And the winner is...Newcrest Mining!
The big gold foraging group has taken out this year’s Randstad Award as the most attractive employer in the country, narrowly edging out the ABC for the honour.
According to the 7000 Australians surveyed by HR expert Randstad, of those that knew Newcrest 46% would like to work for them. The top five was rounded out by Virgin Blue, GHD and Wesfarmers in the hotly contested rankings.
Fittingly, mining and natural resources polled as the most preferred sector to work in as well as boasting the best salary and employee benefits. Fast food retail was the least preferred.
The award surveyed a broad and diverse range of the population, covering ages 18 to 64 years, education from secondary to post grad doctorate across all sectors and five states. Needless to say, the results are a very good indication of what potential employees want.
To remove the size bias of big well-known corporates, the award is based on ‘relative attractiveness’. That is, among respondents that know the company, the percentage that would like to work for them.
As well as identifying Newcrest as the nation’s employer of choice, the survey also covered a range of other employee attitudes and job hunting trends.
This included the factors most important to potential employees when choosing to work for a specific company. The finding here was characteristic of a faltering economy with long-term job security far and away the most important factor.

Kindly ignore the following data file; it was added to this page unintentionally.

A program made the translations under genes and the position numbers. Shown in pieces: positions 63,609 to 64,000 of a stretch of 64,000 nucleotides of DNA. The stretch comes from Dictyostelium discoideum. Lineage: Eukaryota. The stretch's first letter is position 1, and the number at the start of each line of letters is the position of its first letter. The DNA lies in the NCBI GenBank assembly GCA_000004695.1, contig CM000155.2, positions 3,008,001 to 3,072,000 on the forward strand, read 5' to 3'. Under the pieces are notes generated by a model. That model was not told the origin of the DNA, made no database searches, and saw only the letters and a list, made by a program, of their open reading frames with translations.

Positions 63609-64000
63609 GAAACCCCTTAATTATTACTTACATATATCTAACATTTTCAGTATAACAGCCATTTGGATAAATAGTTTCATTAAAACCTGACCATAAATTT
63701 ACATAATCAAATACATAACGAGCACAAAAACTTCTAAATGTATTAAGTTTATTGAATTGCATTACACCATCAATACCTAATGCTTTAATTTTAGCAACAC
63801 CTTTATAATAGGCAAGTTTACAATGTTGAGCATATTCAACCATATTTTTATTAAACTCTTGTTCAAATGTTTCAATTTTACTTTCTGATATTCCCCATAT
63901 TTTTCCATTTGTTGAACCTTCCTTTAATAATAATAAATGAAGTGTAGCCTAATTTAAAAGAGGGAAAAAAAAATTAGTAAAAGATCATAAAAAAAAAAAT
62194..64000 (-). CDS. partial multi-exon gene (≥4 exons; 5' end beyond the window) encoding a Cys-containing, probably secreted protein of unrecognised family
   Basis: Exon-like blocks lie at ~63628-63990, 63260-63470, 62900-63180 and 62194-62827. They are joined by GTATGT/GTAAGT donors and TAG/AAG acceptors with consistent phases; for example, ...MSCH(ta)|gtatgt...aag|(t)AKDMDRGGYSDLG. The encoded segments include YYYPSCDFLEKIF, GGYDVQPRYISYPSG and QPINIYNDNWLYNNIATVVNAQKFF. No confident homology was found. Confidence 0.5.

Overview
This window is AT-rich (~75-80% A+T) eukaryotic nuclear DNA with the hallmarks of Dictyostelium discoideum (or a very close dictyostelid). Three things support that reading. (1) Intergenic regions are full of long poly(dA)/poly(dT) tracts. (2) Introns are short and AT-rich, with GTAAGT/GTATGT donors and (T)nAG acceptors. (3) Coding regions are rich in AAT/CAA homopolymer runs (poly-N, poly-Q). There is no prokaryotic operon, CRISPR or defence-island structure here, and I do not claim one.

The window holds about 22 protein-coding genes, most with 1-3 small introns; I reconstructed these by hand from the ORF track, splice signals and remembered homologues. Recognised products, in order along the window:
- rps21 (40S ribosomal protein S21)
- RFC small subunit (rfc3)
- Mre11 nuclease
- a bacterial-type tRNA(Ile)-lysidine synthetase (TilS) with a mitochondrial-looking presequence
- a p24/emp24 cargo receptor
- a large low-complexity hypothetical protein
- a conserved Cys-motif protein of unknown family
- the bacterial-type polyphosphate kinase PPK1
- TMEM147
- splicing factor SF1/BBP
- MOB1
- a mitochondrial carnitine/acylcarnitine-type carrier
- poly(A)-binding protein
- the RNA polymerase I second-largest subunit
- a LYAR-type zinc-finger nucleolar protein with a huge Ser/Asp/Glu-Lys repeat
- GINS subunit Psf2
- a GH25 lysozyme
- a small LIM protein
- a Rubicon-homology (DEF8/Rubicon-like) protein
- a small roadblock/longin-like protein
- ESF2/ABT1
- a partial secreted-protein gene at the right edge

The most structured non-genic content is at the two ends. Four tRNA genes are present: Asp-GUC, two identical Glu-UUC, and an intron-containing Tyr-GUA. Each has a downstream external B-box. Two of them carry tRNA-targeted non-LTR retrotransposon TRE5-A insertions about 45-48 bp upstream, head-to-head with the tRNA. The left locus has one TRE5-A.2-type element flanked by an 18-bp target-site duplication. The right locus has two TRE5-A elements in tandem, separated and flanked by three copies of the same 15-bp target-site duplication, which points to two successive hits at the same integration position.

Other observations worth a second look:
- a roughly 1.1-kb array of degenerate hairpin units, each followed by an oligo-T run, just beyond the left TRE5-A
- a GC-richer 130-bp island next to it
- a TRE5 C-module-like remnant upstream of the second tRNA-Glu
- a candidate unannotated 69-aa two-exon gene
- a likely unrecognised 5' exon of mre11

Twenty six percent of respondents ranked this as number one, up from just 11% of respondents last year.
The financial health of a company was the second most important factor, followed by a competitive salary and employee benefits. Within these findings, 46% more male than female respondents ranked financial health as the most important factor, while 43% more women than men put the promotion of workplace diversity as top priority.
The least important factor in choosing an employer was international career opportunity, followed by having the latest technologies and environmental and social awareness.
In a boost for newspapers, 61% of respondents said they still use job ads in the paper to source employment, a resource only usurped by staffing websites which draw 63% of job hunters.
It’s an interesting, comprehensive insight into employee thinking that should be taken on board by everyone in an HR function. But it’s bigger than that. Because these perceptions and preferences are cast from a distance, the survey is serious food for thought for how your small business’s image is put forward.
Get your eyes around the full survey results here.